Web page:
Statistical Analyses

Data were analyzed using one-way analysis of variance (ANOVA) for comparison of measurements at different time points after CCI injury with those of naïve control brains. Quantitative data for all figures and tables are expressed as mean ± SEM, except for CBF measurements that are expressed as mean ± SD. All statistics were analyzed using Prism software (Graphpad).

Results

In this study we determined, in the pericontusional cortical region, the temporal progression of post-injury alterations in CBF, cell death, and the vascular–astroglial response in the mouse after mild–moderate CCI injury. The study of these perilesional phenomena is essential to understanding the metabolic equilibrium between glial cells, vasculature, and dying cells. We chose to use naïve mice as our controls rather than those with craniotomy as we have previously shown with an identical injury, the mice subject to craniotomy had equivalent numbers of GFAP-positive proliferative astrocytes as those undergoing CCI (17). Our experience is consistent with that of others who have shown that craniotomy alone is equivalent to a minor injury in terms of the acute inflammatory response (18). As we wanted to compare injured mice with uninjured, we used naïve mice as controls in all our experiments.

Decrease of Cerebral Blood Flow in the Pericontusional Area after CCI Injury

Cerebral blood flow was measured in the pericontusional region around the impact site where a hole was perforated in the skull. CBF was decreased 34% immediately (seconds) after the impact contusion (“during CCI”) (Figure 1) compared to baseline levels. Three hours after injury, we found the CBF to be 53% of baseline levels, the lowest CBF measured. CBF increased at 1 and 3 dpi, reaching 35 and 23%, respectively, of the baseline levels initially obtained before CCI injury (Figure 1). By 30 dpi, CBF was restored to baseline.

FIGURE 1
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Figure 1. Cerebral blood flow decreases in the pericontusional region after CCI injury. Cerebral blood flow (CBF) measurements were expressed as percentage of baseline levels before injury. CBF was reduced in the injured cerebral cortex during CCI injury, and at 3 h, 1 dpi, and 3 dpi; it increased at 4 weeks after CCI injury. Values are expressed as the mean ± SD, n = 8–10 per group, *p < 0.05, ***p < 0.0001 compared to baseline.

Pericontusional-Damaged Areas and Cortical Cavity Generated after CCI Injury

We assessed the pattern of cortical lesion volume at 5 h and 1, 3, 7, 14, 30, and 60 dpi (Figure 2), dividing tissue damage into lesion cavity and pericontusional area (Figure 2C). Nissl staining revealed an immediate loss of cortical tissue after the impact-rounded tip entered the sensorimotor cortex. As early as 5 h post-injury, neocortical Nissl staining diminished in intensity, and scattered cell loss and shrinkage was evident through all neocortical layers (Figure 2). A damaged region around the contusion site was also generated early. Damaged tissue was evident via a loss of Nissl intensity with the pyknotic and apoptotic neurons delimiting the pericontusional region (Figures 2c1–c3). At 1 dpi, the injury cavity increased despite a loss of necrotic tissue, while the pericontusional region remained unchanged. At 3 dpi, the cavity expanded further, contributing to the peak volume of both lesioned cortex and damaged pericontusional regions (Figures 2B,C). This cortical lesion volume decreased at 7, 14, 30, and 60 dpi.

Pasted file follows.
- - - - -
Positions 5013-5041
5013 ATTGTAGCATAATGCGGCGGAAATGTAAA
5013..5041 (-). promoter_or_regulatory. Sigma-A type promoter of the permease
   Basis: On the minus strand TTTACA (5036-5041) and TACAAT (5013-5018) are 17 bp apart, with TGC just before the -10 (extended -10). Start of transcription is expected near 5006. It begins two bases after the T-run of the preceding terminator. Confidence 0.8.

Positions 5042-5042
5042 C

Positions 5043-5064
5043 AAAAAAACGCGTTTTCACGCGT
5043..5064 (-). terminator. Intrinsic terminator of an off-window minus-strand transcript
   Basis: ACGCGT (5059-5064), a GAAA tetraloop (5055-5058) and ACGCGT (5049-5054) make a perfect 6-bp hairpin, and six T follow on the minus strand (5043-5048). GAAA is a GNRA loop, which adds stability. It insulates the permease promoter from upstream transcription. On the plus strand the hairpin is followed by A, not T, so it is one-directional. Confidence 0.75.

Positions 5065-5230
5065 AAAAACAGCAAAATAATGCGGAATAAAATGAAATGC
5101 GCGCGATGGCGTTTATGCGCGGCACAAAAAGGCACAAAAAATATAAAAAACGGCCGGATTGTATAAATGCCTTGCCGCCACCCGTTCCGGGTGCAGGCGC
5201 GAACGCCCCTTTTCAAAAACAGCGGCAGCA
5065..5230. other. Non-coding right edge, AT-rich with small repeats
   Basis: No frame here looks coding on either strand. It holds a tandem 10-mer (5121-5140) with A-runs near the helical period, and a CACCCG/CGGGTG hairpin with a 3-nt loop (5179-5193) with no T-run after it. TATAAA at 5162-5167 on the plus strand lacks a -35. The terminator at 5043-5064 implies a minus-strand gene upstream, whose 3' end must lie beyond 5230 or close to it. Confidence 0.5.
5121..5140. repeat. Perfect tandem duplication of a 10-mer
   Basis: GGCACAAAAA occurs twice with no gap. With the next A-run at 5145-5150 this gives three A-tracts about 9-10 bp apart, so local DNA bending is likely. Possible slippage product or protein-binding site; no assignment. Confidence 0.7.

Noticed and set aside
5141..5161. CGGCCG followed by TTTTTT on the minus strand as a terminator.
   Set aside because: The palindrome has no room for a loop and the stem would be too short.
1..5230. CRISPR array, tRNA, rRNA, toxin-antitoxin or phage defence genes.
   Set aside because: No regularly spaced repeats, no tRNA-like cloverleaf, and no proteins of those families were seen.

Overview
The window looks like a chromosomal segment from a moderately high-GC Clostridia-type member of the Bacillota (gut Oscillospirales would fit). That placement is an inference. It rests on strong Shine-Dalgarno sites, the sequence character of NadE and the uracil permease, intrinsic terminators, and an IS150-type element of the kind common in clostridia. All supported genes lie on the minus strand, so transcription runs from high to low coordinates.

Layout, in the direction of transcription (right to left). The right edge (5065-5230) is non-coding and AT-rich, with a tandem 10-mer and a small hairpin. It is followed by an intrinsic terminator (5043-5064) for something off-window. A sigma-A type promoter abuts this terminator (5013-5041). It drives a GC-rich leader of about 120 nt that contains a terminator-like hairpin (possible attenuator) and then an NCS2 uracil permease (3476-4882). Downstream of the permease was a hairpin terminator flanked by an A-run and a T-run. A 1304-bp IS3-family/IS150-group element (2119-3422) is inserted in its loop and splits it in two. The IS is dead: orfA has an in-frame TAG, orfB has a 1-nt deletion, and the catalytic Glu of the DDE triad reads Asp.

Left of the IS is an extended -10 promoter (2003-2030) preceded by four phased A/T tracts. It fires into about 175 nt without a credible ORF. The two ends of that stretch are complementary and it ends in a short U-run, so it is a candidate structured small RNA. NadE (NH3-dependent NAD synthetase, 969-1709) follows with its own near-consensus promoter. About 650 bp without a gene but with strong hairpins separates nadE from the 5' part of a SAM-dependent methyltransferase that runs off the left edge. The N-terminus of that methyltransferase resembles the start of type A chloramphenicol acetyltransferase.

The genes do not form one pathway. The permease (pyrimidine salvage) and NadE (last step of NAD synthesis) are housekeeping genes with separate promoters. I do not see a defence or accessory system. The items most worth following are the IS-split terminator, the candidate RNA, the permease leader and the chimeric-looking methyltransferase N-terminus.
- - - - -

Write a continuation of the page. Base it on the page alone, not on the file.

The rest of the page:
FIGURE 2
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Figure 2. Temporal progression of the cortical lesion. (A) Representative drawings of Nissl staining from coronal sections at 5 h, and 1, 3, 7, 14, 30, and 60 days post-CCI injury (dpi). Black lines delimit the lesioned cortex (gray). (B) Graph shows the percent lesioned area relative to the area of the whole ipsilateral hemisphere, starting at 5 h after injury, with a peak at 3 days and remaining up to 60 days after injury. (C) Graph illustrates the composition of the total lesion that is either cavity (or lost tissue) versus the damaged pericontusional region as a percentage of the area of the total ipsilateral hemisphere at different times post-injury. (c1) Representative images showing the delimited damaged cortical regions corresponding to cavity or tissue loss or the pericontusional region. High magnification image of the unaffected cortex and pericontusional region (c2) containing apoptotic cells (c3, arrow) and chromatin condensate (c3, arrowhead). Scale bar; 100 μm (c1), 50 μm (c2), and 20 μm (c3). Values are expressed as the mean ± SEM, n = 3–5 per group, *p < 0.05, **p < 0.01, ***p < 0.0001 compared to 3 dpi.

Biphasic Peak of Cell Death in the Pericontusional Region

Quantification of cell death (by TUNEL-positive cells) within the ipsilateral sensorimotor cortex following injury revealed marked loss overtime during the evolution of cortical damage. By 5 h after injury, we observed a significant increase in the number of apoptotic cells that were diffusely distributed throughout the pericontusional region (Figure 3A). At 1 dpi, there was a reduction in dying cells; however, at 3 dpi there was a secondary peak in apoptosis around the lesioned area, which correlated with increased astroglial reactivity (Figure 4). TUNEL labeled morphologically distinct cells were principally neurons with apoptotic bodies and chromatin condensation (Figure 3Aa). Dying astrocytes were also identified at 1 and 3 dpi with double staining via vimentin and GFAP (Figure 3Ab). Additionally, Iba-1-positive microglial cells with TUNEL-positive nuclei (Figure 3Ac) showing typical phagocytic morphology were observed at 3 dpi (Figure 3Ad). At 7 dpi, we occasionally observed dying neurons and sporadic Iba-1/TUNEL-positive cells. At longer time points (14, 30, and 60 dpi), rare cases of dying neurons were observed (Figure 3C). Combined, these findings suggest that neurons are the main cell population susceptible to death, especially at early time points after TBI.